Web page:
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T-Mobile USA 3G Network, United States of America

Key Data

In November 2006 T-Mobile USA announced the rollout of its first 3G (UMTS) network in the United States. The company is the smallest mobile telecommunications company in the US, although it is one of the major players in the European market. T-Mobile USA is to invest $2.7bn on a 3G network rollout (3G-Plus).

Until October 2006 the company was constrained by a severe shortage of wireless spectrum in the US, which meant inferior reception in many areas and many more network busy signals than its bigger rivals. In the latest Federal Communications Commission (FCC) spectrum auction (auction 66) T-Mobile USA bid $4.2bn to ensure that it was the high bidder for 120 licenses in markets across the US and so would gain use of a usable range of AWS (advanced wireless services) spectrum in the 1.7GHz and 2.1GHz bands for data and voice services. T-Mobile USA has more than doubled its average frequency coverage in the top 100 US markets, from 25.9MHz to 52.2MHz.

The company is deploying UMTS technology for the new network and it expects to start offering 3G services in several markets by mid-2007, to substantially complete rollout by 2008 and finally complete the network by 2009. All of the other US mobile telecommunications are much further ahead with their 3G networks. But as the take up of 3G services in the US is expected to be slow this should not be a problem for T-Mobile.


T-Mobile USA was known previously as VoiceStream Wireless (formerly a division of Western Wireless but spun off as an independent company in 1999 and then acquired regional GSM carriers Aerial Communications in the Midwest and Omnipoint in the Northeast). In May 2001, VoiceStream and Southern regional carrier Powertel were acquired by Deutsche Telekom for $24bn, and changed to the T-Mobile brand name in September 2002.

T-Mobile USA has its headquarters in Factoria, Bellevue, Washington and is currently the fourth largest mobile wireless carrier in the US market with 23.3 million customers (Q2 2006). T-Mobile USA is preparing for continued strong growth in the American mobile communications market where the current penetration rate of around 73% is considerably lower than in Western European markets. Voice traffic in the US market is expected to continue to grow two or three-fold until 2015.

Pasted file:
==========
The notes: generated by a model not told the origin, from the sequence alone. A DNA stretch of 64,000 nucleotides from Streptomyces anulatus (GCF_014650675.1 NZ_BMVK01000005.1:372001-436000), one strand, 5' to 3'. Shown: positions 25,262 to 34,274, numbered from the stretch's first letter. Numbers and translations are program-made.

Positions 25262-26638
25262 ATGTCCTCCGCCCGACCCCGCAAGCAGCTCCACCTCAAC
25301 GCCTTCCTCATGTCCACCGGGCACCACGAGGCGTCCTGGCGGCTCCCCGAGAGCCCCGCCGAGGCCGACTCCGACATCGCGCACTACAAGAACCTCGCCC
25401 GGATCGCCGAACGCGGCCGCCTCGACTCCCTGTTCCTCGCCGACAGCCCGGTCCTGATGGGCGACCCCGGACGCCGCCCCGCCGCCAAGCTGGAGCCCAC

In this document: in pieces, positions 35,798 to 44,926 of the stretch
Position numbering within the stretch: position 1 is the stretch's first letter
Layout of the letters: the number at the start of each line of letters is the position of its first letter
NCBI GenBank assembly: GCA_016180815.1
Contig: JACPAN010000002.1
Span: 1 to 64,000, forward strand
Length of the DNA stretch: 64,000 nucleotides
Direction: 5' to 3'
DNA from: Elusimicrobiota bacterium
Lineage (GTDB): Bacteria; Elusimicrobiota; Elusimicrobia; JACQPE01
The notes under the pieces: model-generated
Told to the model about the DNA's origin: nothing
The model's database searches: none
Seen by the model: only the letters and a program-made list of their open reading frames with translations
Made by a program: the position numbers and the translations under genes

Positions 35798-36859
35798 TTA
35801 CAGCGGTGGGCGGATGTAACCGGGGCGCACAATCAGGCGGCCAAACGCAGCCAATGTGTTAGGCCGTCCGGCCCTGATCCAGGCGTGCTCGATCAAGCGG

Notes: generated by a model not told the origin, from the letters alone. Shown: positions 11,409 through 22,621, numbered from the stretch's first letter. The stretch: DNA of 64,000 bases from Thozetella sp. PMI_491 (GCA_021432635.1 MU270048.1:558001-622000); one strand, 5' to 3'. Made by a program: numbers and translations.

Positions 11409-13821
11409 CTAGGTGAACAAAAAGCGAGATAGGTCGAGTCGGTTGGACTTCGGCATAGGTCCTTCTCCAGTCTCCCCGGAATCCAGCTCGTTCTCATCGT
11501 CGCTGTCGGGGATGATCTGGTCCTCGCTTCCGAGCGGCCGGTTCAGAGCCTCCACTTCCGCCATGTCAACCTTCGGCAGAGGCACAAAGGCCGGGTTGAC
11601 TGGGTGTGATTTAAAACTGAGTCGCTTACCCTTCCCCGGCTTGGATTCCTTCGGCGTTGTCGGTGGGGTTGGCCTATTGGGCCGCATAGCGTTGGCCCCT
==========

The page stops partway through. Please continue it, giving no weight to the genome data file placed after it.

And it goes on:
The mobile data business in the US is also expected to grow considerably and has a long way to go. Mobile data already accounts for around 11% of T-Mobile’s average revenue per user (2Q 2006). The company is well placed to satisfy its Telecom 2010 programme which aims to make the US division the largest single company in the group by 2010.

" T-Mobile USA has more than doubled its average frequency coverage in the top 100 US markets, from 25.9MHz to 52.2MHz."


T-Mobile has awarded partial contracts to both Nokia and Ericsson to build the 3G network in the US. The company has announced that it will start to rollout the new UMTS-based 3G service in the final quarter of 2006 and most of the work will be completed in 2007 and 2008. T-Mobile USA has budgeted around €2.1bn for this work from 2006 to 2009. The increase in investment by T-Mobile USA in its network infrastructure will be lower, however, because some investments in the existing network can be reduced as the rollout of the new network progresses.

The focus of the 3G rollout will be in the larger population centres and not in the rural areas. Ericsson was selected for its turnkey network rollout and to serve as the prime radio provider for WCDMA (wideband code division multiple access) 3G services in certain markets, including New York City which is scheduled to be operational in 2007. In addition, Ericsson is contracted to deliver a wide array of services including network planning, civil construction, installation, testing and network optimisation. Nokia as its part of the contract is delivering its Nokia Flexi WCDMA Base Station optimised for T-Mobile’s newly acquired AWS spectrum bands.

T-Mobile will be the first US operator to deploy the fully HSDPA capable Nokia Flexi WCDMA Base Station. The small and modular design of the Nokia Flexi WCDMA Base Station enables easy deployment of WCDMA 3G in multiple spectrum bands with significantly lower base station site expenditures and also gives an easy upgrade path to HSDPA for the future.

GSM 850

T-Mobile USA also completed the rollout of its GSM 850 network in 2006, which has boosted its current coverage area by nearly 40%. The biggest benefit of GSM 850 is that the frequency gives increased coverage for less base stations as the 850 signal propagates further than a 1900 signal. The advantages will be seen mainly throughout the central part of the United States. Although the final stages of the rollout also included rural areas of the Northeast and West. Altogether, nearly 400,000 square miles of new coverage has been added during 2005–2006.

WEB 2.0

US mobile telecommunications companies are leading the way to bring second generation internet services to the mobile phone platform. Web 2.0 refers to a series of possible second generation mobile internet-based services that emphasise online collaboration and sharing. Nokia and some of the US telecommunications companies such as Sprint Nextel, along T-Mobile USA, are leading the charge to turn the internet model to the commercial benefit of mobile comms. T-Mobile USA is building a nationwide UMTS system and it has said it will focus its 3G services firmly on Web 2.0 applications such as MySpace and YouTube, as well as data management scenarios and consumer mobile email.